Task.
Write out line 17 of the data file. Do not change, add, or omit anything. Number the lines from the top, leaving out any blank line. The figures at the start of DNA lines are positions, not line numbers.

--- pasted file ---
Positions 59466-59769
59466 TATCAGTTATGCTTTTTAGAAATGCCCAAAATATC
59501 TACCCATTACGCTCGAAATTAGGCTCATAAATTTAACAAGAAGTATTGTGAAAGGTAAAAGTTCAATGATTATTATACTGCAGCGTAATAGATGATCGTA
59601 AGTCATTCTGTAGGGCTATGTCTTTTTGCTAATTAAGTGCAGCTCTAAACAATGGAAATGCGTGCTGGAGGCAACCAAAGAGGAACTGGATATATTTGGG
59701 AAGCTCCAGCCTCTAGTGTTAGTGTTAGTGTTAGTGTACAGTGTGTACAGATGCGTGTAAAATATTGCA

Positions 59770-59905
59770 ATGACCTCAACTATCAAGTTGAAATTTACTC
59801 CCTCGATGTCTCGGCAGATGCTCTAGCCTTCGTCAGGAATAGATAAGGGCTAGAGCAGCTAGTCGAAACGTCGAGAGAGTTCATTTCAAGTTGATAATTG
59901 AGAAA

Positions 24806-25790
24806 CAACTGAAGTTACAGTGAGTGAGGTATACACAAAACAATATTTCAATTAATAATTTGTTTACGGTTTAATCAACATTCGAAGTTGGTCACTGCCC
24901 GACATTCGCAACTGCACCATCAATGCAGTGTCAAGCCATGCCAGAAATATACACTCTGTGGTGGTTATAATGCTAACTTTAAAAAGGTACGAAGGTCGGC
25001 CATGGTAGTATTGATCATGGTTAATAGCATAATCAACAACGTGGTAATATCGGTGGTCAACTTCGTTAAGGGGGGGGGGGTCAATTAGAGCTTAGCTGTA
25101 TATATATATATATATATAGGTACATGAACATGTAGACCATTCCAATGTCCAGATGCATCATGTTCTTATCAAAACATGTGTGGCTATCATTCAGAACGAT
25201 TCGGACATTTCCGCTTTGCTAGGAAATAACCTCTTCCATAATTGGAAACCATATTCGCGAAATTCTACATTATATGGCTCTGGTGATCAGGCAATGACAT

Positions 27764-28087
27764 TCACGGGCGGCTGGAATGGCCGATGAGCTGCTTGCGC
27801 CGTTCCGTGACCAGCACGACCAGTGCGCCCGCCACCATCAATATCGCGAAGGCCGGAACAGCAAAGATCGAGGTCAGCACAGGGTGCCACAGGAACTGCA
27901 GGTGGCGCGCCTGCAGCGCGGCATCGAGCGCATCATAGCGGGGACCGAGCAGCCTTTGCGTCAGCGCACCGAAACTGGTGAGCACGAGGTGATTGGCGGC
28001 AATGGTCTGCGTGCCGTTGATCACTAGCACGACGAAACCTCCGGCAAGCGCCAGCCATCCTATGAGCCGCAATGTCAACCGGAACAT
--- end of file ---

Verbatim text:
27764 TCACGGGCGGCTGGAATGGCCGATGAGCTGCTTGCGC